Recently, the ski resort Courmayeur was subject to an anti-evasion blitz by tax inspectors who donned skis. Next it was the turn of Venice, right in the midst of its lucrative carnival season. Store owners in Italy’s canal city were not overly happy with the clamp down as they claimed they are often subject to such checks and that having tax inspectors standing over their shoulders meant they could not serve customers as quickly.
Palmero was subjected to an anti-evasion clamp down today. Trento is next.
More checks are on the cards.
The pace and regularity of all these anti-evasion checks is most un-Italian. Whether Italy will be able to keep it up remains to be seen and Italy is famous for enthusiasm which suddenly fizzles out.
By way of an example of Italy’s enthusiasm tapering off, when I first came to Italy I was told to keep till receipts because Italy’s Guardia di Finanza tax police could stop me and ask to see the receipt. If I did not have one, I would be fined. In well over ten years in Italy I have not been stopped once by receipt inspecting tax police. The checks had obviously fizzled out – in much the same way as the poop scoop checks have done in Milan – and the city’s sidewalks are suffering once again from excessive excrement.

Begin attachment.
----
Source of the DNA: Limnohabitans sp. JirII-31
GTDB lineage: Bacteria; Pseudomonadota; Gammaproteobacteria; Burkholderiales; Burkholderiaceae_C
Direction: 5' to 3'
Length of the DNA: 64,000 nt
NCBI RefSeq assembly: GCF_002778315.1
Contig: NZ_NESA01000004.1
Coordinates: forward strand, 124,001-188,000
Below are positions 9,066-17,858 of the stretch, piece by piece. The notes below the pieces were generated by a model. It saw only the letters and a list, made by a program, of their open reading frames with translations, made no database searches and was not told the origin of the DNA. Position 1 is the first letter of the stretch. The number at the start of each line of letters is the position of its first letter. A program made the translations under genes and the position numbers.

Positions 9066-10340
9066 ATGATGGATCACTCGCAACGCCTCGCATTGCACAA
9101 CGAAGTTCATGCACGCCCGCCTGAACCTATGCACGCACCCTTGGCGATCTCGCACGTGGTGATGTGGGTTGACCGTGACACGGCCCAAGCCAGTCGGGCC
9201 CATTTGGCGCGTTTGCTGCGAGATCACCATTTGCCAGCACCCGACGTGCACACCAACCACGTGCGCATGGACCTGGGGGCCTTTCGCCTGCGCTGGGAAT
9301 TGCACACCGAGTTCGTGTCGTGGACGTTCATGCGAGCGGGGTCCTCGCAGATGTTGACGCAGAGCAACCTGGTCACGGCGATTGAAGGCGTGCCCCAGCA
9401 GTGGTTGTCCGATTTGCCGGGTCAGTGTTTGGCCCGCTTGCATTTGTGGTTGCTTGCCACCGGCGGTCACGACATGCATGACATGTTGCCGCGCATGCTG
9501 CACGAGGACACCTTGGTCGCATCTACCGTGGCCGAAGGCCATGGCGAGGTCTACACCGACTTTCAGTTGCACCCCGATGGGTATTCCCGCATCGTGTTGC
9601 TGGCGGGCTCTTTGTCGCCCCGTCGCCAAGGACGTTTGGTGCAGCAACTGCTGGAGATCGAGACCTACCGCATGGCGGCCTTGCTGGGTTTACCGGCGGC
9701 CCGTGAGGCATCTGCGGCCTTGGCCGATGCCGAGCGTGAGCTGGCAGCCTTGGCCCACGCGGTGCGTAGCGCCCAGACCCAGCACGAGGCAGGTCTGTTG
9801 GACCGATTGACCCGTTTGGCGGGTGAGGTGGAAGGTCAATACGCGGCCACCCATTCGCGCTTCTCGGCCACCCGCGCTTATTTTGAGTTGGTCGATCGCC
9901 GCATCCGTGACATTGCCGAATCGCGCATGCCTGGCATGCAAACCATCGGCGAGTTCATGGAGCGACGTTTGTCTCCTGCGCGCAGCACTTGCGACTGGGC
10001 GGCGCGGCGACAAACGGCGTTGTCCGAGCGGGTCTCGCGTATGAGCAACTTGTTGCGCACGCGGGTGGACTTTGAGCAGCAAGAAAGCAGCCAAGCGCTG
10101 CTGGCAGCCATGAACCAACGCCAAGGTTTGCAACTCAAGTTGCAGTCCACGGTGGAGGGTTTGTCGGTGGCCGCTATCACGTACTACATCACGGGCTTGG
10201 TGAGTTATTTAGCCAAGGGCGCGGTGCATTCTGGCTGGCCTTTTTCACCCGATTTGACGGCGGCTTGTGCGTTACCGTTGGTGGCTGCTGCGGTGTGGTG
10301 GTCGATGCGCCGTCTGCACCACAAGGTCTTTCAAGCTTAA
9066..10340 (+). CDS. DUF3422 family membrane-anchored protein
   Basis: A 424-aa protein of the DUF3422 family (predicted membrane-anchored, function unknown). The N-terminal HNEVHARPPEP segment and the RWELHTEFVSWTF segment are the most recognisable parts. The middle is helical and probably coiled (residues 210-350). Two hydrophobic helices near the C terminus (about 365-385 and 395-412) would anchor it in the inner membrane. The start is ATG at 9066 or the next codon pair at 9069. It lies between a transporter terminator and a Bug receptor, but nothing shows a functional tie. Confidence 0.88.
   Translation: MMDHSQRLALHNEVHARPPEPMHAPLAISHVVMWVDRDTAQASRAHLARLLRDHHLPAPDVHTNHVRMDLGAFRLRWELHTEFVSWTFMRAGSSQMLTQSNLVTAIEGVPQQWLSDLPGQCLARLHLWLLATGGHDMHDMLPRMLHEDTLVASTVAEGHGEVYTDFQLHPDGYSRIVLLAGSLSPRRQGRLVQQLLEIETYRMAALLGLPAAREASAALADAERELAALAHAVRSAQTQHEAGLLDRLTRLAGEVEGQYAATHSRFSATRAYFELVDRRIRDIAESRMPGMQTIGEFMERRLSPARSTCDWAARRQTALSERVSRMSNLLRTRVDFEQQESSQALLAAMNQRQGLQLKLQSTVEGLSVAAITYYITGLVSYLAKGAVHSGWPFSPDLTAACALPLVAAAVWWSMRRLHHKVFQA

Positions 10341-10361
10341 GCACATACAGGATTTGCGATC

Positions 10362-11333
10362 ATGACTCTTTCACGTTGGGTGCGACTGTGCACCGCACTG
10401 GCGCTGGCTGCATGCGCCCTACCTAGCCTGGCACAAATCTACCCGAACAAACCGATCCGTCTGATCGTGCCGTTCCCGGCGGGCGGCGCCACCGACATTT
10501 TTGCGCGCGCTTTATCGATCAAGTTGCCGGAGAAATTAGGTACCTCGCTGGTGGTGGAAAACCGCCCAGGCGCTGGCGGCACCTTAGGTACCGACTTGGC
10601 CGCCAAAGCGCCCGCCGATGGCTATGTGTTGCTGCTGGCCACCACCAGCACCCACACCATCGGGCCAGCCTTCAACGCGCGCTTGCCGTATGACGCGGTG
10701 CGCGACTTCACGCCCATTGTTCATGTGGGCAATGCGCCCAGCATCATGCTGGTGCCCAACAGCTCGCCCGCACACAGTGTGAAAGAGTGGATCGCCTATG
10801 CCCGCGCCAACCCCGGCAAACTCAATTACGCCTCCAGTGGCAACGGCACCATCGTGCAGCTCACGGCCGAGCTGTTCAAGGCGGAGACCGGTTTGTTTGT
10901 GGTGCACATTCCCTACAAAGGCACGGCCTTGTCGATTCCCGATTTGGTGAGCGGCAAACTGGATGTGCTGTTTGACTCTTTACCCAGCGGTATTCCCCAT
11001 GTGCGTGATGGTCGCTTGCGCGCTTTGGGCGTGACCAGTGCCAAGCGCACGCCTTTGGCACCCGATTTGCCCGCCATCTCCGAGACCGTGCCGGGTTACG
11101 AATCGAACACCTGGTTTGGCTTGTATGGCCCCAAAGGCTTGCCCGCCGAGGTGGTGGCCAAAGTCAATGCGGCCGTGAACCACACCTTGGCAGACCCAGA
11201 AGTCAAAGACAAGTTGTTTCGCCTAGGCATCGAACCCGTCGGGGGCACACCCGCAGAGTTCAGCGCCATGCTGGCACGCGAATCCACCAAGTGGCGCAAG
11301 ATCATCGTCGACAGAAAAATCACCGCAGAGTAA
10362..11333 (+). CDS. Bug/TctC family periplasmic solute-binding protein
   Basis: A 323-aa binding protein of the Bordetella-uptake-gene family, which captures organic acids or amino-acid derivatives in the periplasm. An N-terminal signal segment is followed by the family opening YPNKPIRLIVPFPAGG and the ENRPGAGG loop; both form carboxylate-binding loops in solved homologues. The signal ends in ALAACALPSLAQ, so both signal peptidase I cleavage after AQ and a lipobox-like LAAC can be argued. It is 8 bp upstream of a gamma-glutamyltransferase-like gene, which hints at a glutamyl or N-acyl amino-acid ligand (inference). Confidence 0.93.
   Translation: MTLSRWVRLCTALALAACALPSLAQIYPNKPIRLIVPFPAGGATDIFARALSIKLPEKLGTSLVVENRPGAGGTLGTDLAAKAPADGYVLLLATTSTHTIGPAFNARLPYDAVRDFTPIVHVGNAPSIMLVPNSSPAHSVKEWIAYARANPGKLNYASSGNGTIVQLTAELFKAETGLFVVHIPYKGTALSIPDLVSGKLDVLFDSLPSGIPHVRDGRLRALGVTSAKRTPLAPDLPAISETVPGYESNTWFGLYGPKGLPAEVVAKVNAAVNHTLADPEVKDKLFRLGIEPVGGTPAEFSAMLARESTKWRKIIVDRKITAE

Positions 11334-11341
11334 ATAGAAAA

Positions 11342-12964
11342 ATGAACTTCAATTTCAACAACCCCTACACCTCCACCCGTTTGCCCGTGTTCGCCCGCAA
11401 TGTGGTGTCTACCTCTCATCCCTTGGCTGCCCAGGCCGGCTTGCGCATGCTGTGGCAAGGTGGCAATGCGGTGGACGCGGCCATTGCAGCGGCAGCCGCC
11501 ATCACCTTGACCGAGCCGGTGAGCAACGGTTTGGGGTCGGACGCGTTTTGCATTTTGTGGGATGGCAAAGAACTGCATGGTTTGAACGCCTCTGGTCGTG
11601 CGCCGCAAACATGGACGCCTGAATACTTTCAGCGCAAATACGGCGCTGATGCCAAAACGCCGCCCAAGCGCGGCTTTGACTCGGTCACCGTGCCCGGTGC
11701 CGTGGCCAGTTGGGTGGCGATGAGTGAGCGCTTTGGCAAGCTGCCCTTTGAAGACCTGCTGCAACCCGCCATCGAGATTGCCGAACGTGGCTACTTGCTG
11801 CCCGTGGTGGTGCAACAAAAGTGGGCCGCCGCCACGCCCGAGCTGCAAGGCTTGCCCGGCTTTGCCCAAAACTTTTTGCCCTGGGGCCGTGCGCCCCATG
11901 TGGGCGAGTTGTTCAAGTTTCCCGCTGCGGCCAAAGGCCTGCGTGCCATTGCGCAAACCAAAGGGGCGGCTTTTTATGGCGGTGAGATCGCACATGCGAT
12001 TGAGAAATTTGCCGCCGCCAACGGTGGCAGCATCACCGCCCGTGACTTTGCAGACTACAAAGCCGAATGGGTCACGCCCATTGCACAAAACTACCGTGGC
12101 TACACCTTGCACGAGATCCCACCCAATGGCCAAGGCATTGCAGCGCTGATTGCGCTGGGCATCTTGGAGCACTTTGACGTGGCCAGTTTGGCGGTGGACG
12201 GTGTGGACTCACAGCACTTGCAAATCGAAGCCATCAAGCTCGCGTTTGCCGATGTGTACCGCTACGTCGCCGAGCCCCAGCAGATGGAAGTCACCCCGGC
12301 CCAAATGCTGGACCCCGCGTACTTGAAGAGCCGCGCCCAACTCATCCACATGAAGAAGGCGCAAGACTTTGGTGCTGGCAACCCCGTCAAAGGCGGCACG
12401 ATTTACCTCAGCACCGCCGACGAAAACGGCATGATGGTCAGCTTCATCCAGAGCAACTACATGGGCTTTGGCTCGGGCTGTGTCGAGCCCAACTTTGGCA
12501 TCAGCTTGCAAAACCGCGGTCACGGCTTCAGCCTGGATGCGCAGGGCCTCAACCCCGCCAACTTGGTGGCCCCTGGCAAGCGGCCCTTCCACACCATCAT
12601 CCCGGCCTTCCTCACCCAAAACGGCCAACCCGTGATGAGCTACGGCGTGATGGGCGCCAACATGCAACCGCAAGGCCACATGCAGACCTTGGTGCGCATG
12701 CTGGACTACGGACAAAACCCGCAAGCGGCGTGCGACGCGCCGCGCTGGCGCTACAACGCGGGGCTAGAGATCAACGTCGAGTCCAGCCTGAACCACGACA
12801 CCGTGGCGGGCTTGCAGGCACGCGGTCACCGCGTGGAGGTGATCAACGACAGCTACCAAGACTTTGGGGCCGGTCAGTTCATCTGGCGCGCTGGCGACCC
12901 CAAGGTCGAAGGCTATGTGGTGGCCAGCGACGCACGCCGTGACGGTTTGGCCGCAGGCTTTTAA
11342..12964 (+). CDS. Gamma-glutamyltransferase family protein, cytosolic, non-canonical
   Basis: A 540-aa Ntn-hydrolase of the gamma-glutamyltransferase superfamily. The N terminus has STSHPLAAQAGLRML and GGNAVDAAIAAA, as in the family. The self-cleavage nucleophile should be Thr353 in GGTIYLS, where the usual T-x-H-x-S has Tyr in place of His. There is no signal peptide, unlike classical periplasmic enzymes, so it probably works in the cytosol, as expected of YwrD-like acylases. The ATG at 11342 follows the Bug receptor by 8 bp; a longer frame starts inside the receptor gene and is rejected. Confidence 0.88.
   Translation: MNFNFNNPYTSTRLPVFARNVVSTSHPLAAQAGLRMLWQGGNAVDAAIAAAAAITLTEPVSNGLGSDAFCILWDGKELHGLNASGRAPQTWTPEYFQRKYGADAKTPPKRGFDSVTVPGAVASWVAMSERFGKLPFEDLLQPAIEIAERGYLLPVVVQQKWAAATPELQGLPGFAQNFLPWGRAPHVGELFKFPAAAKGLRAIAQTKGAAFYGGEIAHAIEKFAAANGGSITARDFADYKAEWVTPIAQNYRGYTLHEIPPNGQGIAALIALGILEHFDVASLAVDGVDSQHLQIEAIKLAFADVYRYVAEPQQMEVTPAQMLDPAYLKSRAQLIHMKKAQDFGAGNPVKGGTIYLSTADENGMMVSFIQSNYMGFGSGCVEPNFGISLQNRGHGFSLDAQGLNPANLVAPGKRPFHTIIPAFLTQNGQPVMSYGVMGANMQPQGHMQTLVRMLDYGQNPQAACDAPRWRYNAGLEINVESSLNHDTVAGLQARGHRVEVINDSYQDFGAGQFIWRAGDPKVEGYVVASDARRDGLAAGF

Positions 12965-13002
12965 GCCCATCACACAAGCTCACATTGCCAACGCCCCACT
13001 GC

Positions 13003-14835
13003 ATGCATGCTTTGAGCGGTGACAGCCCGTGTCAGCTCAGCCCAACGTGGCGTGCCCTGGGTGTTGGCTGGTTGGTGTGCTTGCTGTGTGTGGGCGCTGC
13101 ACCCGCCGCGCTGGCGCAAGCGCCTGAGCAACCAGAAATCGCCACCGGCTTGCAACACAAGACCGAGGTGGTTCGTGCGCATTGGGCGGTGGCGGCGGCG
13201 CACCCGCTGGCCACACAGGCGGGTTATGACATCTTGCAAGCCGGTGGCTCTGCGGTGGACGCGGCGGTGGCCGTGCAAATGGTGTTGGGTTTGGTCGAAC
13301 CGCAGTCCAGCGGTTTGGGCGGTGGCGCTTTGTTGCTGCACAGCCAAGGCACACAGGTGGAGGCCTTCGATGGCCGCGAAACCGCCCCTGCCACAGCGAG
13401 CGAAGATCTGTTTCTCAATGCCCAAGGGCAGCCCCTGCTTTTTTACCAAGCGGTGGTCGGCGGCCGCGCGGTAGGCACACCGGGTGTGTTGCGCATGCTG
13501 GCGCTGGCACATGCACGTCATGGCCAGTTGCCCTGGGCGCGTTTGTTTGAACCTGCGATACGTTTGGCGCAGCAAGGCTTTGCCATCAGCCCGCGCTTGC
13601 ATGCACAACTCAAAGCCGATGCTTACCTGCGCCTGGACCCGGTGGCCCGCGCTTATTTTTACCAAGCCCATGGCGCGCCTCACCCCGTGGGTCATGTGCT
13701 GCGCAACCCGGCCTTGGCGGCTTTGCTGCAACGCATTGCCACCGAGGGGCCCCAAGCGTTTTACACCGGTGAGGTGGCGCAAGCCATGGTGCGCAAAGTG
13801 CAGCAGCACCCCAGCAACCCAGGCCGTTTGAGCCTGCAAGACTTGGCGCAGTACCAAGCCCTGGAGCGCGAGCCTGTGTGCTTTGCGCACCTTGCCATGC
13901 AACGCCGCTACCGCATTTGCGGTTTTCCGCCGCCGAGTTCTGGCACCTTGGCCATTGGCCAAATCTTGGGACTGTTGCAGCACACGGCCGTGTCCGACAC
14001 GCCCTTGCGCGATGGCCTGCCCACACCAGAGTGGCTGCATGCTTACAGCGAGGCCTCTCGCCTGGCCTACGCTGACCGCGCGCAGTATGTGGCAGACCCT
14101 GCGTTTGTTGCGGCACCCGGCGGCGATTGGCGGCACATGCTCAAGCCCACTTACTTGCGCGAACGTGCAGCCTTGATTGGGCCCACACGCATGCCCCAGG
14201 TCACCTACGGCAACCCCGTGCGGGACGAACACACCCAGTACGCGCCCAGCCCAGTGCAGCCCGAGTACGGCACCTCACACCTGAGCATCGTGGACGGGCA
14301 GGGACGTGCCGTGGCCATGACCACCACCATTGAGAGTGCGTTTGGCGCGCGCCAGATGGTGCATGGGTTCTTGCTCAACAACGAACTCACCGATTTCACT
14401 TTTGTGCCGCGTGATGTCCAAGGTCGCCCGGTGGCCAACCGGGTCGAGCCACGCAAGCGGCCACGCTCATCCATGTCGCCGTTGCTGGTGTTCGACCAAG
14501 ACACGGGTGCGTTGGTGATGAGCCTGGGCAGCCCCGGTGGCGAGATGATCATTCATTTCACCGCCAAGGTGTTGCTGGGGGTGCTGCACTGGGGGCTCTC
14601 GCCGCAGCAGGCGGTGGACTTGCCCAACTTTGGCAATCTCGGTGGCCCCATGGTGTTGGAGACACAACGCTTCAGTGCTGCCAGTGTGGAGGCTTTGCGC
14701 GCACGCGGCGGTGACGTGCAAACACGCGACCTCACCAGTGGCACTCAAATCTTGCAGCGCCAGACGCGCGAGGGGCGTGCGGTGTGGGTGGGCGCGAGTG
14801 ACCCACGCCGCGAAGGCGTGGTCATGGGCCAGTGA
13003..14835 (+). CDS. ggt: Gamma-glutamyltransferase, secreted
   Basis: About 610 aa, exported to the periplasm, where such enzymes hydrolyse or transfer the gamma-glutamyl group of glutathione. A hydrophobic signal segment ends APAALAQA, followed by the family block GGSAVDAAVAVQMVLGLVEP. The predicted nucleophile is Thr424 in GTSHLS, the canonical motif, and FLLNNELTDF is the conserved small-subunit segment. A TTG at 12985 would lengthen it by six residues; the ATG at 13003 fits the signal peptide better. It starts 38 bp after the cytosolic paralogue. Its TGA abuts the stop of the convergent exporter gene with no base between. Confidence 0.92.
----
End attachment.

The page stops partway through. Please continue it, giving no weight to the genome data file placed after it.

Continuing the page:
For the moment, Italy’s tax inspectors are to continue to run checks on the income levels of those who are at the wheels of large and expensive autos as the hunt for Italy’s well-heeled poor continues.
Supercar Owners in Milan Stigmatized
In Milan, the Corriere della Sera newspaper reported that sales of luxury sports cars had fallen by 30%, and that discounting had become commonplace. Some supercar owners where selling up and buying cars which were less likely to attract the attention of tax inspectors.
Supposedly wealthy people in Milan are becoming fearful that their luxury motors may attract detailed probes into their financial situations. Better a Fiat than a Ferrari, they are thinking.
Some drivers of Ferraris and other exotica have been accused of being tax evaders, simply because of the cars they drive.
A few owners of automotive exotica now carry their tax declarations in their supercars to demonstrate that they can actually afford their fine wheels.
In other words, the winds of change seem to be blowing. Italian television is playing a part too.